Ten years later, I was living in rural Jamaica, where it’s always the warm season, and where a young white woman on a bicycle is about as unnoticeable as a firecracker in an elevator.  No one had a truck, so as soon as my brain could parse Jamaican Patois, I understood the comments.  The many, many, many comments.  Every day.  For two years.  Options 1 and 2 were both employed, with myriad creative embellishments. My skin got thicker.  Not thick enough, but thicker.
Nevertheless, I never stopped walking, biking and jogging.  I do it because it’s a cheap and convenient form of transportation; because it’s often my sole source of exercise; and because it’s an excellent way to multi-task – I’m commuting, saving gas, saving money, trying to save the planet, and saving myself from cabin-fever in one easy maneuver. 
Fast-forward another fifteen years.  Some things are the same: it’s April, and the local truck windows are starting to roll down once again.  I still run, walk, and bike all over the place.   I still look like Daffy Duck, and I still can’t get my bike helmet to sit completely symmetrically.  On the other hand, a lot has changed.  I’m a professor – with, you know, an advanced degree and a career and everything.  I’m also a mom, and there’s often a kid-trailer or a tag-along bike clamped onto my own set of wheels.  Thus, when I met the first Warbler of the 2012 season, I was on my way from work – my I-have-a-doctorate mad-scientist job – and was heading over to pick up my kids from kindergarten.  And I was running, because, as mentioned, I’m a bit strange.
“Yerba Wubba Zrrrrble Uggugg!” shouted the guy riding shotgun.  I had no idea what he’d said, or which option it fell under.  That part was normal.  But then I realized that the game pieces had shifted.  Option #1, The Insult, now seemed to have a slightly new translation in my mind.  It sounded something like, “I am a pasty-faced under-employed young man who feels a peculiar need to shout rude things at almost-40-year-old professors.”  Option #2, The Come-On, now meant, “I am an awkward, incipiently paunchy 22-year-old who feels that he’d really like to sleep with some random almost-40 mom who is about to pick up her twin kindergarteners.”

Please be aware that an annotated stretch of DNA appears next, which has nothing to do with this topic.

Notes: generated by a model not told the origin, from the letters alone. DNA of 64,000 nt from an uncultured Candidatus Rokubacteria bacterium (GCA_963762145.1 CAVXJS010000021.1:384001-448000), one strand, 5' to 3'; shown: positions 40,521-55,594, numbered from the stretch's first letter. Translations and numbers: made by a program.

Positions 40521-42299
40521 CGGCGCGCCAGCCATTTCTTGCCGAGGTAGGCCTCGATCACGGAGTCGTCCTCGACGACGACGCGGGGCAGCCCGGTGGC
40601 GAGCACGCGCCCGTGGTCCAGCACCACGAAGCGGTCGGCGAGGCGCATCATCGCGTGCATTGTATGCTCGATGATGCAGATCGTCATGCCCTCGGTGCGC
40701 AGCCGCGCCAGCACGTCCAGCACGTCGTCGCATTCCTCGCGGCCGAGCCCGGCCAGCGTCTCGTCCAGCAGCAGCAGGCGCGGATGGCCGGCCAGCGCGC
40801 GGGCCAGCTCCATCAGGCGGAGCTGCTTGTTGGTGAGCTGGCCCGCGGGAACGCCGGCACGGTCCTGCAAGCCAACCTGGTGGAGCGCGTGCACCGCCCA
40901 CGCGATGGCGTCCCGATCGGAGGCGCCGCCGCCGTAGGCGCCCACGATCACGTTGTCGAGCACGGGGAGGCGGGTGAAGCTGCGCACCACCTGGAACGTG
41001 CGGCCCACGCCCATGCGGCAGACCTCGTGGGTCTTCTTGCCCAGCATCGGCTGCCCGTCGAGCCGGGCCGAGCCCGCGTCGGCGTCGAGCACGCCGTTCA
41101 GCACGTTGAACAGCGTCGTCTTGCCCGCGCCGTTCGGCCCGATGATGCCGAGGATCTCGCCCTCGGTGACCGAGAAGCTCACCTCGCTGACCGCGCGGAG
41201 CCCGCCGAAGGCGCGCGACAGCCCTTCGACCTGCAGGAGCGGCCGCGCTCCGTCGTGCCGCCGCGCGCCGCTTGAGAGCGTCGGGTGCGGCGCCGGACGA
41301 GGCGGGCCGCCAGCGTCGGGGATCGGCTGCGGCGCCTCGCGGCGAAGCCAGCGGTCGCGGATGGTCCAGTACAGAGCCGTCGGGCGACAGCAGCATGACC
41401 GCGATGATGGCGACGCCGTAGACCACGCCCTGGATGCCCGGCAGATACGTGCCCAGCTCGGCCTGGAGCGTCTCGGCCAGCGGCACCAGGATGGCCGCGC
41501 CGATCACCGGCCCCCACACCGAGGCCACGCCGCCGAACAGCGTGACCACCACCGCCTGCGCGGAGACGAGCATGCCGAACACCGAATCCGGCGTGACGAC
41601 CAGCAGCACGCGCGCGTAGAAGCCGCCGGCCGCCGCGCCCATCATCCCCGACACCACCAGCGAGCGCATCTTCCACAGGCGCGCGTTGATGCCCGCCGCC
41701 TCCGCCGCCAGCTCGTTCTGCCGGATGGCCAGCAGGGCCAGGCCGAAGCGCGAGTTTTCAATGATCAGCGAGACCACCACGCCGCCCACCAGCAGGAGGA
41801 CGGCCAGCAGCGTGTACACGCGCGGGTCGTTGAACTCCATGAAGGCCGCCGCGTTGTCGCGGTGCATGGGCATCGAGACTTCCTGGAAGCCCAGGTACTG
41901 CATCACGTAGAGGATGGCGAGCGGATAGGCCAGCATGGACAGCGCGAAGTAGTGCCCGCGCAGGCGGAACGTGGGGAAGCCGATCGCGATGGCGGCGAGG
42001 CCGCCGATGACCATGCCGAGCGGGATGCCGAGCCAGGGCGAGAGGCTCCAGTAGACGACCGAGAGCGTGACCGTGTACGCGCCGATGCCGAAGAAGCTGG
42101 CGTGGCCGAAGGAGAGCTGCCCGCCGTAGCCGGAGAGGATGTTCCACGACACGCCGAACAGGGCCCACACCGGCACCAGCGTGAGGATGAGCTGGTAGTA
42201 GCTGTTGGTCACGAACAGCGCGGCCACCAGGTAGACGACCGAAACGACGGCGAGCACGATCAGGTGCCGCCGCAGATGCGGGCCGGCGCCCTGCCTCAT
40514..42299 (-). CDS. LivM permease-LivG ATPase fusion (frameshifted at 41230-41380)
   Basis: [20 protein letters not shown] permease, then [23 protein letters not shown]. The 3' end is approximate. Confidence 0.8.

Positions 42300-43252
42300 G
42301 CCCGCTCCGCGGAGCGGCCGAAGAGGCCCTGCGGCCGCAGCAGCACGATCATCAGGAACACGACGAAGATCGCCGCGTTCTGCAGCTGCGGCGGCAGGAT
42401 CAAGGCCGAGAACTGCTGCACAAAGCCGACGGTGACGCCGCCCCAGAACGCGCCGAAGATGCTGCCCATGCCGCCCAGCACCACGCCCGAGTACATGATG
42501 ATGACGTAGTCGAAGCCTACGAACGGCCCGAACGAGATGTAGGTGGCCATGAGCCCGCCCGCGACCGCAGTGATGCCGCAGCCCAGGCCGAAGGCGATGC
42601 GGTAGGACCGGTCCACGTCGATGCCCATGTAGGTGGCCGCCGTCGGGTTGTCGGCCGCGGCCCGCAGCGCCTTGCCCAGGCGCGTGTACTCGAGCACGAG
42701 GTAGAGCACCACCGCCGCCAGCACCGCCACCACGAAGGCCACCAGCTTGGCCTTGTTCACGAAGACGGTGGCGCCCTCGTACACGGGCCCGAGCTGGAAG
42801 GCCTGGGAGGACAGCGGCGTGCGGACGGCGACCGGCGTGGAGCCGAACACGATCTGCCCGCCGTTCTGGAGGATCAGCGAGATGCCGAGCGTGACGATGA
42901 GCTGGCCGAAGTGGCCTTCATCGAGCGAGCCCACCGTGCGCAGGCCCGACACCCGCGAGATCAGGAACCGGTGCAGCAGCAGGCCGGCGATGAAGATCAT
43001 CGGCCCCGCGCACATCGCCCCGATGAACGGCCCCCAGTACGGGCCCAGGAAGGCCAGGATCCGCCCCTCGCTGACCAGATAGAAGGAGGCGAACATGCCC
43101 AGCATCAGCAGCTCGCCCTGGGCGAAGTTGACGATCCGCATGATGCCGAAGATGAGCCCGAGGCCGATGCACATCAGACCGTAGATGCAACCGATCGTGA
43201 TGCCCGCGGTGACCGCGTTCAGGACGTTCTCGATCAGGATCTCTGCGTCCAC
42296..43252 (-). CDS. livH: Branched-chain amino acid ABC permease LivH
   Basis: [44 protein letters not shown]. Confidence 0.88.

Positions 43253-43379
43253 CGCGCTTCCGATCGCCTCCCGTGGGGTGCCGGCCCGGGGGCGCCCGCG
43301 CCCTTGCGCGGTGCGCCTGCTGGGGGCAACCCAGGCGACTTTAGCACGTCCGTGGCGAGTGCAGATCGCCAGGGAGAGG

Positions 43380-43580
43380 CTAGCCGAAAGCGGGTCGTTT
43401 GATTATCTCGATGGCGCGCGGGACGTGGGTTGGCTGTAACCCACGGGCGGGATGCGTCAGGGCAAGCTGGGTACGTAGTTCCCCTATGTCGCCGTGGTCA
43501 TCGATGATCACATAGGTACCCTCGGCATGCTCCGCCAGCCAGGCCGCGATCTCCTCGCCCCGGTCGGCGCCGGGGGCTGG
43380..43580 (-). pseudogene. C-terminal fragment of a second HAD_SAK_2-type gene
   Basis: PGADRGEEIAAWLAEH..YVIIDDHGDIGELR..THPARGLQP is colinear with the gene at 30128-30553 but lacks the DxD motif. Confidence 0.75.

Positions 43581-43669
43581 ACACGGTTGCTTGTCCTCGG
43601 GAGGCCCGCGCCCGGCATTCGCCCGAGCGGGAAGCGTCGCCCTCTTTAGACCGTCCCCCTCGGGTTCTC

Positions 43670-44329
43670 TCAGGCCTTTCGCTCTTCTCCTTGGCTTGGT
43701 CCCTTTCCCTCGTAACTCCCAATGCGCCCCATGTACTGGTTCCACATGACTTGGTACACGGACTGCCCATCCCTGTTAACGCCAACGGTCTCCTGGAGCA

This year, the season’s first Warbler didn’t leave me feeling irritated, vulnerable, or over-aware of my goofy, jiggling running style.  Instead, it left me laughing. 
Maybe laughter wasn’t the correct response.  I suppose I could get worried about my impending birthday.  I could develop a sudden urge to buy a red sports car, wear polyester pantsuits, or pen mournful existential poetry.  I could stock up on wrinkle cream and hair dyes and worry about my over-ripe ovaries. But, then again -- nope.  I’m not going there.  I wasted too much time in my pre-forty years feeling insecure.  It was supremely unhelpful.  Laughter is way more fun.
I think I have another ten years or so before I’m officially a crone, but I’ve already decided that I want to pick and choose the aspects of crone-ness that I embrace.  I think I’ll go with the part that allows me to wear odd hats, champion unpopular opinions, and laugh at things that I’m not supposed to laugh at.  I want to dispense wisdom on the rare occasions that anyone asks for it, and know how to shut up when they don’t. 
And of course I will continue to walk, bike, and run all over town in every season – and enjoy it. I’m already enjoying spring.  And I think I’m going to enjoy this birthday, too.